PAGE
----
You'd be surprised. My research tells me that “jerky” is actually a bastardization of the term “charqui” (pronounced “sharkey” in Spanish) – not to be confused with actual shark jerky (which is pronounced “yuckie” in English) or with a certain argumentative butter substitute with a smart mouth. “Charqui” used to be cut in large strips that were dried and cured and later cut up and put into stews – and back the days of yore it still resembled meat to some degree. Jerky probably had nutritional value of some kind then, too. But today, it's mostly all “formed” from whatever strange meat still clings to the bone after the slaughterhouse has had its way with old Betsy the cow. Modern jerky is a lower level of hotdog. Nothing in nature is so perfectly shiny and cylindrical as the meat sticks I've seen at the convenience store.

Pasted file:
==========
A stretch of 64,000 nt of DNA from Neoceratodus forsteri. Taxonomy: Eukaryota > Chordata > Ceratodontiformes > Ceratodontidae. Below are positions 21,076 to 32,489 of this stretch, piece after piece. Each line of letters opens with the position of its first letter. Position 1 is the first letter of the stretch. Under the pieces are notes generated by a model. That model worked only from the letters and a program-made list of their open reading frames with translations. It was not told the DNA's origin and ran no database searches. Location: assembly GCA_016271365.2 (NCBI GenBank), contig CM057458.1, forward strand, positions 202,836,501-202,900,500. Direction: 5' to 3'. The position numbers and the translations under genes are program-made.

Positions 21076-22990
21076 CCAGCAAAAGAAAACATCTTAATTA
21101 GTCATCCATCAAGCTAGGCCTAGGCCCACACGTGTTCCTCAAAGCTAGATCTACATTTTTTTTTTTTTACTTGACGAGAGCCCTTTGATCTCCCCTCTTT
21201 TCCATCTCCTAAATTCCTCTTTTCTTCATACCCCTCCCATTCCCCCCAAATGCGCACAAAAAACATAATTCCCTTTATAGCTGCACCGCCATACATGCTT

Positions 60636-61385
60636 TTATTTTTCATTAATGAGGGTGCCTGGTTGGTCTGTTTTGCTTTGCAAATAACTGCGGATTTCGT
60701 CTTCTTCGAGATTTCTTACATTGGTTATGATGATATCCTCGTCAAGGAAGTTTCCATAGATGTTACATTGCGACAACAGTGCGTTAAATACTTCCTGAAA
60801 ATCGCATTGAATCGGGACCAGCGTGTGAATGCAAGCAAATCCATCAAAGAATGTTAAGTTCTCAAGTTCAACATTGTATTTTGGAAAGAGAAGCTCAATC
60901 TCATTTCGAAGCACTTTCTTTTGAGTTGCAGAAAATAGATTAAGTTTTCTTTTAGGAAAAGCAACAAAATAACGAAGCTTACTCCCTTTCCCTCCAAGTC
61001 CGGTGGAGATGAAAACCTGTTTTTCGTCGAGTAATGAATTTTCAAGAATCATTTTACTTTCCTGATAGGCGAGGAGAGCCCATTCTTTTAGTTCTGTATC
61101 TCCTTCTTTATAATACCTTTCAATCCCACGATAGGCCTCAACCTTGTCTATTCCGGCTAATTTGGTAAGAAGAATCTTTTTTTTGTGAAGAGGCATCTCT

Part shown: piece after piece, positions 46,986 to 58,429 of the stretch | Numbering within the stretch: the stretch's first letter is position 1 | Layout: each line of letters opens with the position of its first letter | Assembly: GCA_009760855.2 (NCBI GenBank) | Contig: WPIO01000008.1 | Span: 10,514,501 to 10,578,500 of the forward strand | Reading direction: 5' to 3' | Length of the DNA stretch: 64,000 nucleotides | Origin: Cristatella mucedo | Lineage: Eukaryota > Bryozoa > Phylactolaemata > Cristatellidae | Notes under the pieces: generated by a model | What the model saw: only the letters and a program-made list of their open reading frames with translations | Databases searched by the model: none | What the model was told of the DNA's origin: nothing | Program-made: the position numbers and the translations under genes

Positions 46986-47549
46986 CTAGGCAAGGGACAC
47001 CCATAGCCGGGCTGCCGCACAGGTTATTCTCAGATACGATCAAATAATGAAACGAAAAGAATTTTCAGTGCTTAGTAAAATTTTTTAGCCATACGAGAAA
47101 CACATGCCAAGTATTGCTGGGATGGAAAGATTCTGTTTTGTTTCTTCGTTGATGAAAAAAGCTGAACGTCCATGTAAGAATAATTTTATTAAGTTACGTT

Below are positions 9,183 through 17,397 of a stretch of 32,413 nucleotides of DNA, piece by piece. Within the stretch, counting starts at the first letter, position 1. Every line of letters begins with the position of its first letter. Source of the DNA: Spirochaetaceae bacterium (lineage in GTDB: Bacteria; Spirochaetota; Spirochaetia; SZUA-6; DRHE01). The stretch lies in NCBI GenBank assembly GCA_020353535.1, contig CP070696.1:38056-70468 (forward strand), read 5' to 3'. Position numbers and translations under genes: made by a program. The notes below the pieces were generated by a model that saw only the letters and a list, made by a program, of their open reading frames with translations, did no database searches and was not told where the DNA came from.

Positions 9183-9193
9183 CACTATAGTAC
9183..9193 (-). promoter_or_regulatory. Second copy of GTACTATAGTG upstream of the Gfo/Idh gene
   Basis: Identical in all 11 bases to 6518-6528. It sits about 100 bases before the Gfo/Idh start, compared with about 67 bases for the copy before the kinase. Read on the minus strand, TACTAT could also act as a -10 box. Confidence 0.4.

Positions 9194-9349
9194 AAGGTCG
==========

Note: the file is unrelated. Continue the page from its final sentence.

Of course, you can get organic jerky made of 100% USDA Grade A beef, hand-twisted and custom-jerked by some unknown farmer in Muskogee who probably doesn't wash his hands very well. You can flavor it up in exotic smokes and rub it down with mystical spices. You can jerk exotic animals, too, from koalas to kangaroos. But no matter how pure the meat, no matter how cute the critter, it's still just a glorified dog treat when all is said and done.

Sure, jerky has its benefits. It's high in protein. It's preserved so well you can take it camping or hunting with ease. You can store it in your survival shelter for eons. One dead cow can feed a family of twelve without the modern convenience of a refrigerator for months and months. It's a miracle food! It's even been sent with astronauts to the moon and back. Sounds as neato as Tang, right?